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um-1027-emailThis week I have been thinking about some of the everyday choices I make, and I’m left wondering why one day I make effective choices and on another I make poor choices. I know the difference because effective choices leave no residue and poor choices leave a trail of “why did I”, inconsistent with my bigger goals and commitments.

The last 2 weeks I’ve been writing about the shift from careless to conscious. What precedes that shift for making choices?

How do you switch on your choice maker to get in front of the choices you make, instead of having them made for you by the conditions of the moment? How do you make what you say is important, important? It seems to me that knowing what you want for your highest good prepares the way.

It’s simple until what you want is in conflict with what you want in the moment! That’s why I added, for your highest good, to give you some perspective on your choices in the making. Let’s look at some examples.

You want to tell someone off. You know you’re right! You also want more peace in the world. Is reacting in anger now, for the highest good?

You want dessert. You also want to be healthy and able to sleep well. Is having dessert now, for the highest good?

You want a new (you fill in the blank). You also want financial security. Is spending now, for the highest good?

It may seem awkward to slow your thinking down to consider the highest good in the moment, but in that pause, conscious choosing can emerge that focuses on your highest values. Then you have the opportunity to move from careless thinking to conscious thinking by inquiring into the highest good, and from careless choices to conscious choices by deciding from your commitment instead of the circumstances of the moment.

Planning is the practice that makes the process of choosing easier. You gain confidence when your choices are consistent with your commitment. How do you strengthen your commitment? Make a plan.

When you plan you make it work on paper. As you write down your plan, you’re also programming your thinking to operate in a new way, so you’re prepared when conditions or obstacles arise that test your commitment.

Don’t choose to fail. It’s such a funny thing to say. Why would anyone choose to fail? We’ve probably all heard the old saying, “If you fail to plan, you plan to fail.” This has the ring of a true statement, because failing to plan may leave you to the mercy of circumstances, conditions, other people’s desires, and the unexpected influences of each moment. When you plan you consider the obstacles that might, and do, occur on the road to choosing what you say you want. You plan what’s important to you.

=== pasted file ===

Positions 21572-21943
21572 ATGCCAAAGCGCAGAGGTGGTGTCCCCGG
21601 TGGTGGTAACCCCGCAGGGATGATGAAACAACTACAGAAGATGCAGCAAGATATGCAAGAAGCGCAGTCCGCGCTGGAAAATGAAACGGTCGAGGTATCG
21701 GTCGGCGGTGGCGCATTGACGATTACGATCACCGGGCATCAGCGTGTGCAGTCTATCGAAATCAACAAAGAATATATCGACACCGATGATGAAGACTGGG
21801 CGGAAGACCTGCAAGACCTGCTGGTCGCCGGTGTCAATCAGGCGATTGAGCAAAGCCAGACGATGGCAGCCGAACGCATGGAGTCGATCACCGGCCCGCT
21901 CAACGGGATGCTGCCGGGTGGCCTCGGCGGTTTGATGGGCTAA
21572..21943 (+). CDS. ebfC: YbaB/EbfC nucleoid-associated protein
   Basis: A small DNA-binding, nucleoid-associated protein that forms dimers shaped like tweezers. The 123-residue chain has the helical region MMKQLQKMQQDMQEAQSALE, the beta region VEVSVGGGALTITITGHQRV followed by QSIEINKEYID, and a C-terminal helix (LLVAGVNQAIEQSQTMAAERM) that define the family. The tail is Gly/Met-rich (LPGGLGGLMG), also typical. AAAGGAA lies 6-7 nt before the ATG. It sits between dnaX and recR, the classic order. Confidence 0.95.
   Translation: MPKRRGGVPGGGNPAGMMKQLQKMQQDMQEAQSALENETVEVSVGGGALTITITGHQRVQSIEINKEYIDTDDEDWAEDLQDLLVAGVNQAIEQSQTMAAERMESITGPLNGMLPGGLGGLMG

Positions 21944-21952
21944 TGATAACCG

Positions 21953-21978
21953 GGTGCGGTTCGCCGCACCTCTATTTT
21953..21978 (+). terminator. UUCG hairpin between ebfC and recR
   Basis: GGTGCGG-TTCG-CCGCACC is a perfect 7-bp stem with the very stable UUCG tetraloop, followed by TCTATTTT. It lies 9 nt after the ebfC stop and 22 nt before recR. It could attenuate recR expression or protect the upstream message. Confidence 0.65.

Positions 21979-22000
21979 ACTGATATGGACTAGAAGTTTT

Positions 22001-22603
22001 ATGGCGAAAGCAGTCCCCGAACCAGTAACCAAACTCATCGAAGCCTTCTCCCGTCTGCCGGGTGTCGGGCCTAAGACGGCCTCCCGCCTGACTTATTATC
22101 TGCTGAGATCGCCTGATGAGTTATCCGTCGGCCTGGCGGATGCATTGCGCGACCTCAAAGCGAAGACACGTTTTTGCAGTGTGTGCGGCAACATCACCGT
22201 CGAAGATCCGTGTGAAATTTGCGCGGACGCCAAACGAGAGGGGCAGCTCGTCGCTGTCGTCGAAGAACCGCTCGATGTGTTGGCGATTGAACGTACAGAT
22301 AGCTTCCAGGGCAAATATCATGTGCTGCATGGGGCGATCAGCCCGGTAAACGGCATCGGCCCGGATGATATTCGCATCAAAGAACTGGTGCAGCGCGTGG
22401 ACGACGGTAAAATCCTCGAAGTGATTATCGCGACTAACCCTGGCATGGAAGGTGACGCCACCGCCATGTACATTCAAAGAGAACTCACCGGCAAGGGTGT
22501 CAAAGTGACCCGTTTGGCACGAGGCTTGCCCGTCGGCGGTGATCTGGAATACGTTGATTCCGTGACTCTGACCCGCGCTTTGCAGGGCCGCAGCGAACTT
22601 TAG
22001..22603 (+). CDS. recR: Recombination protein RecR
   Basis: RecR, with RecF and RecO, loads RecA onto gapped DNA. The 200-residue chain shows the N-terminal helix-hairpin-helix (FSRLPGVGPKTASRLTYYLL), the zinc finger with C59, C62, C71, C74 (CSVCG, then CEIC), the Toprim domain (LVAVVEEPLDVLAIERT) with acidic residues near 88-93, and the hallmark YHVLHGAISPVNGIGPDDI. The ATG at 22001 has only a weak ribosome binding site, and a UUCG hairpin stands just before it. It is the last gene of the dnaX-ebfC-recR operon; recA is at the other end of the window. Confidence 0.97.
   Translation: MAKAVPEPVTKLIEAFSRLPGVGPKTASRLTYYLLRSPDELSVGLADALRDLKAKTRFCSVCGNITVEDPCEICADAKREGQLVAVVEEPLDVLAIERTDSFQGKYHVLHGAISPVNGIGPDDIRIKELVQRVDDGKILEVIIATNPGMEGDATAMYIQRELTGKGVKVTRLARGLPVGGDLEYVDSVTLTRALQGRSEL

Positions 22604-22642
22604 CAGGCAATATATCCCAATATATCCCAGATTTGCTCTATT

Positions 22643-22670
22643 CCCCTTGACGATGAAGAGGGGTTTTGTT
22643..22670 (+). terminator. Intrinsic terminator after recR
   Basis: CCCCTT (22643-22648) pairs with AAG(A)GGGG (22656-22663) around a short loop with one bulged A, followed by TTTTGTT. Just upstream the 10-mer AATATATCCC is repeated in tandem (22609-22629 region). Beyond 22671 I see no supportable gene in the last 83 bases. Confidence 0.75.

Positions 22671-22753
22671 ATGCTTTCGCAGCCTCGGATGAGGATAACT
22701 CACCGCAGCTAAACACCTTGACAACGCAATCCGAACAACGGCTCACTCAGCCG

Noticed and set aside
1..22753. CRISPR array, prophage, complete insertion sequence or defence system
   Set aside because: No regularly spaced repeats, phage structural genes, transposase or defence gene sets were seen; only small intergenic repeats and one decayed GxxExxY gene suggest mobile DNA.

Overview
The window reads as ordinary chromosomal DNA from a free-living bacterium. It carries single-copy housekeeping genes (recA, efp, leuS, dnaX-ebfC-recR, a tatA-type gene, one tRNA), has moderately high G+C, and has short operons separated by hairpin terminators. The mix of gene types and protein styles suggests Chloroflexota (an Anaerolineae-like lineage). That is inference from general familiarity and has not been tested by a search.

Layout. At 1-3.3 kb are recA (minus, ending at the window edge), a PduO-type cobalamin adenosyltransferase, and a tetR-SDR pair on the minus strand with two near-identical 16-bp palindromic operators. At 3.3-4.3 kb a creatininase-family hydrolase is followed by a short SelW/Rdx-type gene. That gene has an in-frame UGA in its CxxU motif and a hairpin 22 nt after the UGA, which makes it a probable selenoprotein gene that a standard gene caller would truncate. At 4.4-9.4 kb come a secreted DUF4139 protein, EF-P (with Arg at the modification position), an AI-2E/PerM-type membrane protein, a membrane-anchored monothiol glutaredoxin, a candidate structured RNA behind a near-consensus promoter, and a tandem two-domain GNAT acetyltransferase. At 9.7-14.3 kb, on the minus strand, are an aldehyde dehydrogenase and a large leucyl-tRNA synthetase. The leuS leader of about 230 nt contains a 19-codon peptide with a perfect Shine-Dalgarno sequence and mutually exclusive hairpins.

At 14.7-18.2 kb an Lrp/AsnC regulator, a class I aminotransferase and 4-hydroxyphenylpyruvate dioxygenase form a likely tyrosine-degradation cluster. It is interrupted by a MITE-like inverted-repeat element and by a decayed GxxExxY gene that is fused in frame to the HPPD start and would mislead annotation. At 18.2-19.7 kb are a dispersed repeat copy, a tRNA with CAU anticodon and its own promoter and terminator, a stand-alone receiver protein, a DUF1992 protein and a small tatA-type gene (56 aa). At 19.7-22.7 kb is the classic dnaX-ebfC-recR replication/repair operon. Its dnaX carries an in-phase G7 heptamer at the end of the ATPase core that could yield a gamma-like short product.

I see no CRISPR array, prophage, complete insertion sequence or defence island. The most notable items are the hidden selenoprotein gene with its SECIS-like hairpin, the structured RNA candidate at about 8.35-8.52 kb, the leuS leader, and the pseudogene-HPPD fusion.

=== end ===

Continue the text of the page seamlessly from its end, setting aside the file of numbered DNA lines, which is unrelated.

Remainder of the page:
I do understand that we’re not going to plan every minute of our lives. I love spontaneous meetings, dinners, chats, do nothing time, and opportunities. These are fun and not in opposition to following a plan for your highest good.

The idea is to notice the difference between spontaneity that contributes to your fulfillment, and impulsive choices that don’t. You’ll know the difference because the after effects weigh on you. Instead, pause and ask yourself if the choice you are about to make is consistent with your plan. Then instead of wondering, “Why did I” after the fact, you come to the powerful conclusion that you are free to choose in the moment.

So here’s the practice to switch on your conscious choice maker.

1. Inquire into what you want.
2. Ask how it is for the highest good.
3. Write down a plan to make what you want happen.
4. Read your plan in the morning and at night before you go to sleep.
5. Take continuous action on your plan.
6. Notice what happens to your confidence and fulfillment.

This process will help you plan and visualize what you want to happen. See yourself making fulfilling choices. I believe that whatever you are committed to, you can achieve. Your commitment shows up in the choices you make. Don’t let diversions and obstacles stop you. Negotiate any obstacles, as if you placed them on your path to test your strength, flexibility, and skills. Obstacles are challenges. They challenge your commitment, not your ability. They are part of the process of getting things done, and build your knowledge and expertise.

Now is the time to make the choices you’ve been postponing. Remember if it were easy, you would have already done it. So what if it’s hard. Hard is defined as requiring endurance. It’s the “hard” in your choices that makes them great. Choose something each day that moves you forward in the direction of what you want for the highest good.

Don’t wait. Start now.

My love goes with you as you work with this uplifting moment.

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